By Favor Valentin. Kindergarten Worksheet. Published at Tuesday, October 15th, 2019 - 03:56:35 AM.
As a parent and educator, when I walk into an environment with early learners, whether that be in a home school setting or preschool setting, I want to see those kids engaged in their learning. Young children should be manipulating materials, testing hypothesis, and exploring the world around them. No matter where I look, I should not see a child doing a workbook. Worksheets are not appropriate for young children for many reasons. Let me start off by explaining what a worksheet means to me.
FALSE. Following written directions? I find this statement very disturbing because preschoolers and kindergarteners can’t read, how can they be following any written directions? “The mere accomplishment of the worksheet task does not signify the child’s ability to read or comprehend.” As for the fine motor part of the statement, there are many more appropriate types of activities children can be doing to develop their fine motor skills than doing a worksheet, again, I find this to be a cop out. It’s easier to copy a worksheet and slap it on the table in front of the student rather than carefully planning out activities that will really engage them and develop their fine motor abilities at the same time.
Worksheets Do Not Provide Real, Meaningful Experiences. I go into a lot of detail about meaningful experiences in this post. Basically, a child needs to have a reason for learning the concept. Completing a worksheet is not a good enough reason for a child. Providing activities that connect to real life gives children a reason to learn it. If you present a worksheet to a child and say “Read this so you can answer these questions.” Are they going to be motivated? Most likely not! But if a child is trying to learn how to build a sturdy fort, but must read the directions to learn how to do so, then that gives them a reason to learn.
“Worksheets typically have a ‘right answer.’ a child is expected to circle the rhyming words or match the pictures of things that start with the letter ‘G.’ children may learn quickly that putting down a wrong answer is emotionally costly. Worksheet activities may make them feel ignorant and incompetent, so that they learn to stop taking risks by guessing.” Dr. Sue Grossman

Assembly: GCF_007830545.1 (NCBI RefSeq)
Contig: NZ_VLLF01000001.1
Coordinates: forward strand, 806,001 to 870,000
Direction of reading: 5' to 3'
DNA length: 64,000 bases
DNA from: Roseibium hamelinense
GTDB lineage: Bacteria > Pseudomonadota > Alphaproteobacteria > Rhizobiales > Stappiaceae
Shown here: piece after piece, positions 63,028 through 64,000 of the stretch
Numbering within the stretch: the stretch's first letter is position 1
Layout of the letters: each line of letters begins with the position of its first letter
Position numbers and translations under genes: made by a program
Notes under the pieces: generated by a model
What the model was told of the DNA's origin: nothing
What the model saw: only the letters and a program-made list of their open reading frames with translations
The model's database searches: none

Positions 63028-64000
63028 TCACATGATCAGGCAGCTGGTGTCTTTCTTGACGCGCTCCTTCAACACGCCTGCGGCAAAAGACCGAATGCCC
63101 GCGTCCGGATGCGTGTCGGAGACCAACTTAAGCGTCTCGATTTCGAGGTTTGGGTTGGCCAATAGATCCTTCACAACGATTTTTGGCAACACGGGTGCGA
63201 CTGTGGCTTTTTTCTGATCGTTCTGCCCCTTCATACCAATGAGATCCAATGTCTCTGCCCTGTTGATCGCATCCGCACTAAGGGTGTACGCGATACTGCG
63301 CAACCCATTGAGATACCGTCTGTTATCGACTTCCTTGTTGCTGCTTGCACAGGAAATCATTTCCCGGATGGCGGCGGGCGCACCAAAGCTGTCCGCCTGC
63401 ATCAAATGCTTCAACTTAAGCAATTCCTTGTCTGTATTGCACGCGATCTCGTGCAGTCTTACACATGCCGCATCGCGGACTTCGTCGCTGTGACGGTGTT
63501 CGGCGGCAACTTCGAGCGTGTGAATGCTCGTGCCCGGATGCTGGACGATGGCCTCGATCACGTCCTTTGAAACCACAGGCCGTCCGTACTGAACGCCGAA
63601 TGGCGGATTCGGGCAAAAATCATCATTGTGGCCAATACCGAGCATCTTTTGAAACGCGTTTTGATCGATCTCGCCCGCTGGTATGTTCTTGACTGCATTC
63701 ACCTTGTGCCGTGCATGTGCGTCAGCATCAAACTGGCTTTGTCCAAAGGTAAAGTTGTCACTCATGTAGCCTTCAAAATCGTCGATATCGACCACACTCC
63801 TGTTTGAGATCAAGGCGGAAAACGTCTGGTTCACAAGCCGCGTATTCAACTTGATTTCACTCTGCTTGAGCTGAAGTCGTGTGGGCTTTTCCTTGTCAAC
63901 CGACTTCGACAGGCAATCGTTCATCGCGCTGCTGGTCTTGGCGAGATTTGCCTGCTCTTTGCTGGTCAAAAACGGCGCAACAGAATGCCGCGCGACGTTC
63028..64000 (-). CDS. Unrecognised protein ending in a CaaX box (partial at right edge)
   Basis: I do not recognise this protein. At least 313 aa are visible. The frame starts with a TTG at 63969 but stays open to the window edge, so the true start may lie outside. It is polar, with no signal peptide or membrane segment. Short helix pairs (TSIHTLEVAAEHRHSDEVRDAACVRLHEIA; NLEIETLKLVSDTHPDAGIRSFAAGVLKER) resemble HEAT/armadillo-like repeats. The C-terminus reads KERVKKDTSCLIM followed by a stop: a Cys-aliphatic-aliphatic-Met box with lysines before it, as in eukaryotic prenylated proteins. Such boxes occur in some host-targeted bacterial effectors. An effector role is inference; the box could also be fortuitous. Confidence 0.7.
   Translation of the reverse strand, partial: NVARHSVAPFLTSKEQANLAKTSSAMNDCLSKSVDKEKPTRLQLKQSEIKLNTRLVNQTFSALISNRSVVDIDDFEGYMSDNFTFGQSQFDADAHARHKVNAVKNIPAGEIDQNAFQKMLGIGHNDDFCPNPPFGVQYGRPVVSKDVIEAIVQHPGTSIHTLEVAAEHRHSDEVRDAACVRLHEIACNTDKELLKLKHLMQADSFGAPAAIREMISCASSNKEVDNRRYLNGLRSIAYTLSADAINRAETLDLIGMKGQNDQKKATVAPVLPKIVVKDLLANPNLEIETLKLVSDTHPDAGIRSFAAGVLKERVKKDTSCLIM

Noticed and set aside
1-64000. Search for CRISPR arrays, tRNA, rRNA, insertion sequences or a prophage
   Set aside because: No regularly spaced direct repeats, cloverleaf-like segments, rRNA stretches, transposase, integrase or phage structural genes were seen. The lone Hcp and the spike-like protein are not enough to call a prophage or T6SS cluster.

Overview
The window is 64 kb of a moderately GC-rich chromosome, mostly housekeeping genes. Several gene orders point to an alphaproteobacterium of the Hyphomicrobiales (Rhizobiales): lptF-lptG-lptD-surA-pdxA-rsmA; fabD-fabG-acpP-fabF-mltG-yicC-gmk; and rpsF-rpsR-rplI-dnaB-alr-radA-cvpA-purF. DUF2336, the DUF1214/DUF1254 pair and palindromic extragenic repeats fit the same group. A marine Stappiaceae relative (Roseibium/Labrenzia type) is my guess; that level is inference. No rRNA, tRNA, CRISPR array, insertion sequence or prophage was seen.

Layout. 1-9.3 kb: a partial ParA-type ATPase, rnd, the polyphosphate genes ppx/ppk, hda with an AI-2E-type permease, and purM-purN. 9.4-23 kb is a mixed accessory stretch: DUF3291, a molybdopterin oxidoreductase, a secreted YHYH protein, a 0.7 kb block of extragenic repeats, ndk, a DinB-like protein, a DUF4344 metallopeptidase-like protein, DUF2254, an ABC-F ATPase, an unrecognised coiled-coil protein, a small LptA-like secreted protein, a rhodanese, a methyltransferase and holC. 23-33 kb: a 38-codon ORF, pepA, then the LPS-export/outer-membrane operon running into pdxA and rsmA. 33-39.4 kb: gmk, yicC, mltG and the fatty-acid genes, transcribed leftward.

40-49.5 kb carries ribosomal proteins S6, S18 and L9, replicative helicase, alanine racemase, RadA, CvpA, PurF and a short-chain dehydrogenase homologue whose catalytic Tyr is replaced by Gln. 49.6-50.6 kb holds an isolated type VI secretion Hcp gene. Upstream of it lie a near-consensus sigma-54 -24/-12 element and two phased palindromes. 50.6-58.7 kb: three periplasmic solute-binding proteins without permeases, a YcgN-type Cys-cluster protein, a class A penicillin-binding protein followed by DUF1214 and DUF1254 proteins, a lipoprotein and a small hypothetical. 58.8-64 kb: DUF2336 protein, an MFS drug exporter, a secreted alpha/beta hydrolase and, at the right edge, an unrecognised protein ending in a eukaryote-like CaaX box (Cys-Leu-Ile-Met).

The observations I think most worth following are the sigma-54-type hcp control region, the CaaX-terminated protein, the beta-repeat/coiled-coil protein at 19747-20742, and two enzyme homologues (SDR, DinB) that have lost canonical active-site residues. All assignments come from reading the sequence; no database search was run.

Worksheets Leave No Room to Challenge The Norm. This is a huge one for me. When I taught in the public schools, we were told to get kids to think for themselves and defend their answers. But, their answers and evidence must match the teacher’s guide and test answer key. Really? How is it possible to get a child to think for themselves and defend their position, but also be correct 100% of the time according to an answer key? It’s just not possible! I look at it this way, if a child can defend their answer to any question using evidence then it’s correct whether the answer key says so or not. In 20 years, do we want people running this country who only know how to give one answer, or do we want people who can be creative and think outside the box?
“In any group of young children asked to do a paper-pencil task, some will succeed and some will be less successful. The successful children may truly comprehend the task or may simply have guessed correctly. The less successful ones often learn to think of themselves as failures, and ultimately may give up on school and on themselves These children may react to the stress created by fear of giving the wrong answers by acting out their frustrations and becoming behavior problems, or by withdrawing and becoming reclusive.”
Any content, trademark’s, or other material that might be found on the Psruckman website that is not Psruckman’s property remains the copyright of its respective owner/s. In no way does Psruckman claim ownership or responsibility for such items, and you should seek legal consent for any use of such materials from its owner.